German Teenager Explains: How I Hacked Tesla Cars Worldwide



Earlier this month, 19-year-old David Colombo (@david_colombo_) revealed he was able to hack into and gain “remote control” over 25+ Tesla cars in 13 countries without the owners’ consent or knowledge using a security vulnerability he discovered.

Now that the pertinent authorities have been informed and the security flaws he discovered have largely been patched, Colombo has published a detailed write-up explaining exactly how he was able to hack his way into more than two dozen Teslas (and uncover a vulnerability affecting many more) by “accident” and “curiosity,” as he puts it.

The German cybersecurity expert was able to gain access to Teslas thanks to a combination of exploits he found for the third-party TeslaMate companion app that many owners are fond of (all of which have since been patched in version 1.25.1 of the app) and Tesla owners’ indolence in changing default passwords, although he notes Tesla itself “could have done steps to prevent this all from happening.”

Once he had gained access to a Tesla that was vulnerable to this exploit, Colombo was able to:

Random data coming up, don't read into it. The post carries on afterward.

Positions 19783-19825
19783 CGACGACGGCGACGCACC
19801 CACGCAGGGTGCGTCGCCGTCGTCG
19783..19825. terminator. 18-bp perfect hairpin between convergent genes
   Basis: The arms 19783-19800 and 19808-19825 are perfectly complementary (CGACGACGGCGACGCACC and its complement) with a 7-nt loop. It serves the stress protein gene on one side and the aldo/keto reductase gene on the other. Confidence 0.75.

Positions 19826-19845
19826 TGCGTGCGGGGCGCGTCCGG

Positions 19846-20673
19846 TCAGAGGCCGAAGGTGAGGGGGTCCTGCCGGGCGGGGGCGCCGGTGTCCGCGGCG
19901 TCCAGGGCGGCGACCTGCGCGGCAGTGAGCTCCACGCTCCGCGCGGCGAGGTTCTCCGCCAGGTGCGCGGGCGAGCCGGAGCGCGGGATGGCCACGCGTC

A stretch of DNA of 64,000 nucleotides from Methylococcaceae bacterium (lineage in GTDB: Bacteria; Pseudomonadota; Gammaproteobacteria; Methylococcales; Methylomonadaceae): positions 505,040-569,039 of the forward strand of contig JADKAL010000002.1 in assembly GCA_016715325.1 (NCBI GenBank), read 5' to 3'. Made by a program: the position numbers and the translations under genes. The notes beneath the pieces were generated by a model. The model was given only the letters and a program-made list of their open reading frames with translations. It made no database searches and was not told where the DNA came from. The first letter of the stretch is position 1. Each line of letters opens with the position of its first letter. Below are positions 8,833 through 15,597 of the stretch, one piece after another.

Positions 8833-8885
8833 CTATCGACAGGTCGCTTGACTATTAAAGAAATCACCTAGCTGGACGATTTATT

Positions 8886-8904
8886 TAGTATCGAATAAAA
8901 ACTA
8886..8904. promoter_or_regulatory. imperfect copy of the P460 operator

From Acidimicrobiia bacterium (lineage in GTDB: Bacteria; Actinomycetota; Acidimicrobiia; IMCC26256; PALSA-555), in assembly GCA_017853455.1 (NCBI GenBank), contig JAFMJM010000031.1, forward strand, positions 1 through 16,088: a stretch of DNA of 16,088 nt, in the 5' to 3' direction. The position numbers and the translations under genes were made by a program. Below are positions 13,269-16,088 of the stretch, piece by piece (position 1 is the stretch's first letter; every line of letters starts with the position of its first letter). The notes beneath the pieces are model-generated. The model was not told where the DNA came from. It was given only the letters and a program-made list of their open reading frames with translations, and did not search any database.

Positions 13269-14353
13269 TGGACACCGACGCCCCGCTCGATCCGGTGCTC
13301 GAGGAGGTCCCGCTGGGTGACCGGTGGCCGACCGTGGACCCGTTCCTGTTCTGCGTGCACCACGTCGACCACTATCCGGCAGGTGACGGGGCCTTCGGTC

• Unlock the doors.
  • Open the windows.
  • Start Keyless Driving.
  • Share videos to the car’s infotainment system.
  • Control music.
  • Change climate control settings.
  • Honk the horn and flash the lights.

Renowned cyber security researcher John Jackson said on Twitter that it would also have been possible to use the “Summon” feature to get the car moving, although in a small radius and without actual steering control, with this kind of access.

Here’s how Colombo gained access to random Teslas all around the world, condensed into a step-by-step guide by the hacker himself:

  • Make sure they run with the insecure default Docker configuration (this should be fixed by now, as user please pull the latest version asap).
  • Go to port 3000 to access the Grafana dashboard.
  • Login using default credentials (of course only do that with explicit authorization).
  • Go to the Explorer tab.
  • Use the Query Builder to extract the API and refresh tokens.
  • Have fun playing around with a Tesla (of course only with vehicles you own).

Once again, do note that the vulnerability Colombo originally exploited has since been patched, so this is now only possible to do with a Tesla you own and/or have the right TeslaMate credentials for.

After discovering the security hole, Colombo worked with both Tesla and the developers of TeslaMate to get things stitched up and prevent any potential malicious exploitation.

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